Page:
From lush tropical rainforests and rushing waterfalls to fascinating lava fields and bamboo gardens, Maui offers some of the most impressive hiking trails on the Hawaiian Islands. No matter your interests, time frame, or experience level, there is an incredible array of impressive trails to choose from. Read on for a list of the best hikes in Maui followed by a helpful set of answers to frequently asked questions about hiking on this gorgeous Hawaiian island.
Iao Valley State Park
Distance: 0.6 miles
Time: bout 30 minutes
Elevation: 200 feet
Iao Valley offers a nice short loop trail completely paved and great for all skill levels. The trail is bordered by gorgeous gardens filled with native plants and a rushing stream, and the route leads to a lookout that offers scenic views of the lush valley and the famous Kuka’emoku. Also known as the Iao Needle, Kuka’emoku is a 1,200-foot natural rock formation that has become covered in greenery. The iconic natural monument was once used as a religious altar by the Hawaiian people and famously served as a lookout point in the 1790 Battle of Kepaniwai, making this one of the best hiking trails in Maui for history buffs. It is recommended that you take this hike in the morning, before the clouds roll in and partially obstruct the views of the Iao Needle.
Waihee Ridge Trail
Distance: 4 miles
Time: 3–4 hours
Elevation: 1,610 feet
Located on the windward side of Maui, this gorgeous out-and-back trail runs through a forest reserve and offers spectacular views of the rainforest valley and rushing waterfalls. Although its windward position makes this a great choice for a waterfall hike in Maui, it also means frequent rainfall and slippery mud. The uphill climb is pretty steep, making this a difficult choice for beginners and a challenging adventure for experienced hikers.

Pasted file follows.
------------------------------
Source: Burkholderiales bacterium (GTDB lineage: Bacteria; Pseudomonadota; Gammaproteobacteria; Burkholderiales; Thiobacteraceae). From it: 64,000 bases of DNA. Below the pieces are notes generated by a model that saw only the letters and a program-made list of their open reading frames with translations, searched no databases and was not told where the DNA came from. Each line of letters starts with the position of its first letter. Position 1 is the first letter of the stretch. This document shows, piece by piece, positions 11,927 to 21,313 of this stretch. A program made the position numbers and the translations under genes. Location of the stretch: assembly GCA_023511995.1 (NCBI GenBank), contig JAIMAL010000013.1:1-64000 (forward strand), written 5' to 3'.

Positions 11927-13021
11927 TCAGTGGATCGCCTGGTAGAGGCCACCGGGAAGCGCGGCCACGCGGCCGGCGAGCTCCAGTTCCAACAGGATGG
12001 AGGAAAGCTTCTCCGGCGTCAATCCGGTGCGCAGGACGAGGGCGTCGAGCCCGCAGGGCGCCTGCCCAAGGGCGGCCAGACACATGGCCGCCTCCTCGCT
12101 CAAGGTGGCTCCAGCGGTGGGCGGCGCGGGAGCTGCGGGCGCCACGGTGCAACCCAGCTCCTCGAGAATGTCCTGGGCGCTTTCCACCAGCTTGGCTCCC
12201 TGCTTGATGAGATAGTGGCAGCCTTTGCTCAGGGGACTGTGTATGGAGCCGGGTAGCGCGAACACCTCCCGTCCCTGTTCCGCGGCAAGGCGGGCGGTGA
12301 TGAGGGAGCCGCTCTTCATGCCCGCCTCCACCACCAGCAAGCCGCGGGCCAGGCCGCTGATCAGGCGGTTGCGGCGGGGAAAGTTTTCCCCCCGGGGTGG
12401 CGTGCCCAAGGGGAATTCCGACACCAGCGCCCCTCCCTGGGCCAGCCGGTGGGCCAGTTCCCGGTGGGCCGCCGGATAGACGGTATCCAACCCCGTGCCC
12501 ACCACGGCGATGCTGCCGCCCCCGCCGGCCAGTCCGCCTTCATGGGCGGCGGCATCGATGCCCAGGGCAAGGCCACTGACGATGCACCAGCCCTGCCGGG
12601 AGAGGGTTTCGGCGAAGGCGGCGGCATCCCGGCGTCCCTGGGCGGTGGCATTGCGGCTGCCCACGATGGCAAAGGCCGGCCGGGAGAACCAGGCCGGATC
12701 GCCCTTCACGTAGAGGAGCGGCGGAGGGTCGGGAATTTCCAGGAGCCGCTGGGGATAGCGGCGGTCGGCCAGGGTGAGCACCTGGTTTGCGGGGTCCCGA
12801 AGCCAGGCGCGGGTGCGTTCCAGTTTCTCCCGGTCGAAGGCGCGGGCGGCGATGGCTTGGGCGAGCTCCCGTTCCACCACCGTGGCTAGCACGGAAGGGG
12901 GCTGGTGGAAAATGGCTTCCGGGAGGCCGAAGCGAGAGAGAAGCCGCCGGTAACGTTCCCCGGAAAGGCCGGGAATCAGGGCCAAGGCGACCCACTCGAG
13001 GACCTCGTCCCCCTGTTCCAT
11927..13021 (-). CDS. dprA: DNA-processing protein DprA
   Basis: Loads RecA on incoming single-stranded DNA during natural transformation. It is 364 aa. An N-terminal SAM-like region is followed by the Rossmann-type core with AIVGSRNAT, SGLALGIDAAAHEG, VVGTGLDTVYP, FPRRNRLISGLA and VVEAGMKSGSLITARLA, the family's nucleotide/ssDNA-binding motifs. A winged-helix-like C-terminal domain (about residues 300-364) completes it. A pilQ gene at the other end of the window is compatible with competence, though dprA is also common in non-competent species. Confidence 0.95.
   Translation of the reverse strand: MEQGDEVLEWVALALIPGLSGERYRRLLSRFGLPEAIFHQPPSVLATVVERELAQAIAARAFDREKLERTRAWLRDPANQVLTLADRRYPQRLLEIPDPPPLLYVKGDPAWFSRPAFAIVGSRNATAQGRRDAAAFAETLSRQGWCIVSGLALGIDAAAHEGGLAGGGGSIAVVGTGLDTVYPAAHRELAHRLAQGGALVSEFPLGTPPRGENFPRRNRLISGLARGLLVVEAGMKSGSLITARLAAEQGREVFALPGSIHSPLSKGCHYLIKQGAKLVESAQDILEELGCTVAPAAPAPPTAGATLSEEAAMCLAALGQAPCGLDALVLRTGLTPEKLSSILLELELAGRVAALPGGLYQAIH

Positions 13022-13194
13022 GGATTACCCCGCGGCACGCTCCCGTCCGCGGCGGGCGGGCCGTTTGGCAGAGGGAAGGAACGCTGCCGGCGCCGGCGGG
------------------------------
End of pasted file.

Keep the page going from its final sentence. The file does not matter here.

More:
13 Crossings Trail
Distance: 2 miles
Time: About 2 hours
Elevation: 524 feet
Set on Makamakaole Stream, this out-and-back trail is another beautiful waterfall hike in Maui offering incredible scenery and an almost entirely shaded path. The route is named 13 Crossings because you cross the creek 13 times to get to the waterfall. It is located about 10 minutes away from Waihee Ridge Trail, so ambitious hikers can take on both routes in the same day. Although 13 crossings is an easier trek than Waihee, it can get a bit difficult when conditions are wet and muddy so be sure to wear shoes or sneakers with a good grip and steer clear of sandals.
The path is not clearly marked or well maintained, but it is easy to follow nonetheless, and the fallen trees and scattered rocks make for an exciting adventure. When you start on the path you’ll notice that the river divides at a fork, leaving you with two different options that both lead to a waterfall. The left-side path leads to a spacious waterfall area with places to sit and swim, and you’ll find even more pools and waterfalls if you venture a bit further up the trail. The right side of the creek leads to a fun rope swing that you can use to climb up the waterfall.
Waikamoi Nature Trail
Distance: 0.8–1.5 miles
Time: 30 minutes–1 hour
Elevation: 255 feet